If you think of its pedigree, I’m sure you’ll agree, the classic Sperry Topsider Deck Shoe, while not offering much in the way of arch support, may be the perfect summer foul weather shoe.
Which is funny since the shoe, or — I should say — the sole, was inspired by a winter’s day walk in Connecticut in 1935. That day, Paul Sperry, took his dog Prince, a cocker spaniel, for a walk. It was an icy morning and he noticed that his dog had no problem negotiating the slippery grounds.
Mr. Sperry had been trying to find a good pair of shoes to use whilst sailing his Nova Scotia Schooner. The gum soled shoes popular at the time were slippery on wet painted decks. Rope soled British sailing shoes skated across dry decks.
Curious, he flipped his dog over to examine his paws and noticed the rough pads traversed by small cracks or cuts. So he took a razor to a pair of gum soles, eventually deciding on a herringbone pattern and cemented them to a pair of tennis shoes. He enlisted a deck hand to help test them out and prove that he was on the right track. He was.
The only drawback was that the shoe would cost $4.50. The best sneaker on the market at the time cost $3.75 and wasn’t selling too well. Mr. Sperry convinced Converse to make the shoe for him and an advertising and marketing man (and friend) who worked for McGraw-Hill convinced him (as he had L.L. Bean) to sell by direct mail. Among Mr. Sperry’s first customers was a man named Vanderbilt. Abecrombie and Fitch were the first to buy wholesale and sell to the retail market. The shoe became an American classic.
What makes the Topsider a good shoe for those brief downpours is the water resistant leather upper. Yes, they will eventually soak through and stain your bare feet. But feet dry and they shoe looks better for the weathering. What makes them a good summer shoe is the unlined interior, which I find most comfortable and to which I do not stick even in hot weather. For use with tailored shorts, your non-elastic waist, shorter swim suit or a pair of rolled up khakis, reds or jeans they are hard to beat. Easy? Yes. Elegant? For casual wear, yes. But save them for casual wear.
13 thoughts on “The Easy (Sort of Elegant) Summer Foul Weather Shoe”
How fitting that Sperry and Converse, two American classics, once worked together!
I have a wonderful portrait of my children dressed casually in an outrdoor setting both wearing their Sperry Topsiders. It is a Strauss Peyton portrait and I just had it rematted and new framing!
I spent most of my childhood, high-school, and college years wearing these. Must get a new pair.
This is my husband’s favorite shoe – and he wears them until they have a life of their own….he needs a new pair!
All day every day! OK, not to work, sleep, or any sort of “event”, but pretty much all other times. I admit to dressing only one step above the general population, meaning that well fit (“slender” cut, to the top of the knee) shorts and a finely woven polo or OCBD with rolled up sleeves and darkly oiled topsiders are my standard summer uniform unless I have something to dress for. (I am at the beach, which brings down the average dress level to …well, not much!)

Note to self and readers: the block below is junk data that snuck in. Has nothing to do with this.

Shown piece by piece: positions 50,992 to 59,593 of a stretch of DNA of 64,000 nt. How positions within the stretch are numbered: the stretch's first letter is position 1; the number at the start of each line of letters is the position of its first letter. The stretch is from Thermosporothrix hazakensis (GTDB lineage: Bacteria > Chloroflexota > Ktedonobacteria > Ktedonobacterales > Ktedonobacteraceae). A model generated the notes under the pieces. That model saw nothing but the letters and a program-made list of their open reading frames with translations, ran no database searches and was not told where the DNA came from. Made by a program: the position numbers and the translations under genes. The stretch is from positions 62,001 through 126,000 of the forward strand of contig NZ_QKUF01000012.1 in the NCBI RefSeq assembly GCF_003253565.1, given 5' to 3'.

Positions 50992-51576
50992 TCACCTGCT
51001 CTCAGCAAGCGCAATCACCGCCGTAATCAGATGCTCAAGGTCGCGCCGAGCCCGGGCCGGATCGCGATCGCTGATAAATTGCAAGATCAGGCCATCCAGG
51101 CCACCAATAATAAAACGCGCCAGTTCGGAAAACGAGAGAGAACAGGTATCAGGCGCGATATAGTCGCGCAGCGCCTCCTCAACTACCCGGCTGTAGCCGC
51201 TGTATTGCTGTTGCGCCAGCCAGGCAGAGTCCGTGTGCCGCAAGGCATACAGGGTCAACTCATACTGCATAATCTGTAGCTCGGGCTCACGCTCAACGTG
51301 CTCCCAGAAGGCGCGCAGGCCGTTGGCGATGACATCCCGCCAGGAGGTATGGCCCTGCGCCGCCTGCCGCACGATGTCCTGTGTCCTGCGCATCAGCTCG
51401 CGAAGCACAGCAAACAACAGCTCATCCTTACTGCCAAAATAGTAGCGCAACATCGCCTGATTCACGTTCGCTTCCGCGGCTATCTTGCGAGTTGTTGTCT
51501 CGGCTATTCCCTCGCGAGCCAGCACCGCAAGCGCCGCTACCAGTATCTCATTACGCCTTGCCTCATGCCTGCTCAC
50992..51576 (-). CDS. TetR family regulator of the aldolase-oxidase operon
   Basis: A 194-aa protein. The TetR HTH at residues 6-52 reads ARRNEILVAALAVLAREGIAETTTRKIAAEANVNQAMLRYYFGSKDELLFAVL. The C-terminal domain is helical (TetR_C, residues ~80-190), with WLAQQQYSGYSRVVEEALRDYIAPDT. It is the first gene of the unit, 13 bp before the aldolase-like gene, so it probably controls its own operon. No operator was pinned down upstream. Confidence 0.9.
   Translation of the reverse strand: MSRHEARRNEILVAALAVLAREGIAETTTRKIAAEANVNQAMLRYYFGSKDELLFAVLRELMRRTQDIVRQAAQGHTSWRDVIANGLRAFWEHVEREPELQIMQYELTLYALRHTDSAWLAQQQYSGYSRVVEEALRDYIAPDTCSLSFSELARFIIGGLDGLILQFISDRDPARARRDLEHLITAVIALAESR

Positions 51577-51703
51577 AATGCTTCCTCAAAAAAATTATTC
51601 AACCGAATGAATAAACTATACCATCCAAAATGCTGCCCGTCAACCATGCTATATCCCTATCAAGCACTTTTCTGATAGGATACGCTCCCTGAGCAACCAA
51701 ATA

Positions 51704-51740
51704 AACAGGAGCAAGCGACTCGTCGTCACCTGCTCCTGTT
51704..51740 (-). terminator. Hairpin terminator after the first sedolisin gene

To pve, there are few shoes better feeling or worse smelling than well-worn topsiders; fortunately, the notorious “sider-funk” is easily, cheaply and comfortably eliminated by the “soothing foot-powder” that one can acquire at virtually any pharmacy department or grocery store. I won’t say it saved my marriage, but it did resuscitate the nearly extinct practice of spousal foot-rubs in my house.
Apart from the summery look of the classic boat shoe, the serviceability is an important attraction. Being elegant means appropriate to the occassion and the weather. I see many who are beautifully dressed, but not quite appropriate. A pair of $600.00 Church shoes in a downpour doesn’t look elegant. Toe rubbers look dreadful. I find a pair of penny loafers that have been given a rubber sole perfect for the questionable days. And while it is true that those white soled Topsiders are very casual, they can look very nice with a light seersucker suit for a warm, casual afternoon or evening out. While not quite the original classic, years ago I found a wonderful variation of the boat shoe, I think I got them from L.L. Bean. The leather, laces and sole are black, making it a nifty update of the classic. The wonderful thing is, that on those messy wet days, I can wear them with a tweed sportcoat or blazer, and I have the effect of a dark loafer with water resiliant benefits. Keep an eye out for this variation, hard to find, but very useful.
Love, love Top-siders…an all-time favorite, here. The Colonel, the son, the daughter all tuck their toes into these dandies. I would be the exclusion, as my favorite would be my tasseled Bass Weejuns for relaxed wear.
I used to have a pair of their white elk-hide ones that I adored. The lasted for years and I could wear them all sorts of places. I don’t know if they even make them anymore…
P-D, I remember those! Elk wears like iron for something so soft.
Cap’t Mike, Hmmm, mine are not worn everyday, but they are very old… and no funk! They have a very dry finish, no oil. Wonder if that’s it? Gold Bond everywhere, the Southern secret to surviving summer.
I rarely wear mine… just around the garden or aboard a friend’s boat. But on casual days when it’s pouring outside, I feel secure in knowing that they can take the weather and keep me on my feet. Besides, they feel great to the foot.
I’ll admit to wering them… back in college. And the lace up boat shoes too- from L.L.Beam. Nowadays I wear an old pair of Belgian loafers to bum around in. My shoemaker swears he will not repair them again and not to bring them in. We’ll see.
That’s the rub with Belgians isn’t it TA? There is an Italian company that makes virtually the same shoe with a hard sole. But they wouldn’t feel half as Noel Coward would they?